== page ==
The tendency of the whole arrangement obviously is to call on the taxpayer the more heavily if his invested capital is small, and more lightly, when the capital invested is large. This brings about the injustice, observable in the legislation of other countries also: enterprises depending above all on the energy and enterprise of the individual manufacturers and business men are overtaxed, while those which at the beginning had a large investment in the plant, and which before the war obtained mediocre results or were even losing money in relation to this large capital, are undertaxed. We may add that while, in the Italian tax on war profits, every transaction is considered by itself, and consequently the percentage of taxation tends to become less in those cases in which the capital invested was increased in successive transactions, on the other hand in this tax on the increases of property the original property is always fixed; equal, that is, to the capital invested in the first taxation period. It makes no difference therefore if the taxpayer who had an original invested capital of 1,500,000 has increased it to 5,000,000 or 10,000,000; the sum of profits obtained is always compared with the original capital of 1,500,000 lire in applying the rates of the tax.

 

 

That is doubtless a mistake; but it is clear that the legislator’s object was mainly to establish a tax that could be applied at once and without trouble, by merely turning to the excess profits already ascertained for the purpose of the war profits tax, subtracting from them the various taxes and public burdens already paid, and levying on the residue.

 

 

If by this means a quick application of the tax was obtained, the requirements of justice for the taxpayer were not satisfied. Complaints will be made by many taxpayers, especially small ones. Popular opinion will continue to insist that the Finance Department is incapable of properly taxing the war profits. The general public, which pays little attention to legislative technicalities, cannot understand the reasons for taxation on the basis of per cents on the capital invested and on the original property. It looks upon fortunes as a whole and wishes that those who have made little should be taxed lightly and those who have made much should be taxed heavily.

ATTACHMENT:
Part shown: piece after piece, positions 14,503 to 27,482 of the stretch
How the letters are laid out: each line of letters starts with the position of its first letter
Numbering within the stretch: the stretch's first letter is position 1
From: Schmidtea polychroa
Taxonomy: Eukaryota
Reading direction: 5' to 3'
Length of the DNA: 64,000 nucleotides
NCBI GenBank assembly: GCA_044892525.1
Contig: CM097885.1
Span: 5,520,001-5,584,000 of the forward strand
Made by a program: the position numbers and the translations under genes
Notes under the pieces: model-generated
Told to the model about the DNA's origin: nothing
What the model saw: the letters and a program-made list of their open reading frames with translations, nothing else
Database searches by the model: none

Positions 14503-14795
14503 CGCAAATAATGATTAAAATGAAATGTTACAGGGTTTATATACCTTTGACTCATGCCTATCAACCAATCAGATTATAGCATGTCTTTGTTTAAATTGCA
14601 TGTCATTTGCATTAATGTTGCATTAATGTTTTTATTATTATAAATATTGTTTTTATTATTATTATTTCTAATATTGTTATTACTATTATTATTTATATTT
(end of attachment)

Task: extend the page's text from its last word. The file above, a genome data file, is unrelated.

It should be noted finally that the tax on the increases of property, like that on the excess profits of war, to which it is a mere addition, has no personal character. It does not fall upon individual taxpayers but on enterprises that produce income. It does not regard the increase in property obtained by individuals, but that obtained by manufacturers, merchants and brokers. Therefore if a business man carries on his business alone, he is taxed on the increase in property which he has really gained.

 

 

On the other hand, if a business is conducted by a joint stock company, it is the company that pays the tax and not the partners. Hence it will happen that the holder of a small part of the capital of a corporation, whose property may be increased by a very small sum, may have to pay the same percentage as one who owns a great part of the capital. This is a defect common to several acts of legislation regarding the taxation of the excessive war profits.

 

 

III. The tax on property according to the plan of November, 1919

 

 

We come now to the more important tax, the extraordinary tax on property properly so called.

 

 

The decree of November 24 differed from the plan of September, 1919, in that it substituted for an extraordinary tax, paid once for all on January 1, 1920, or distributed for convenience in payment over 4, 6, or 8 years, a wholly different tax, to which the term extraordinary could not properly be applied.

 

 

In reality it was made a matter of annual taxes continuing for thirty years, payable at progressive rates ranging from 0.167 per cent for properties of 20,000 lire to 0.833 per cent for properties of 100,000,000 lire and more.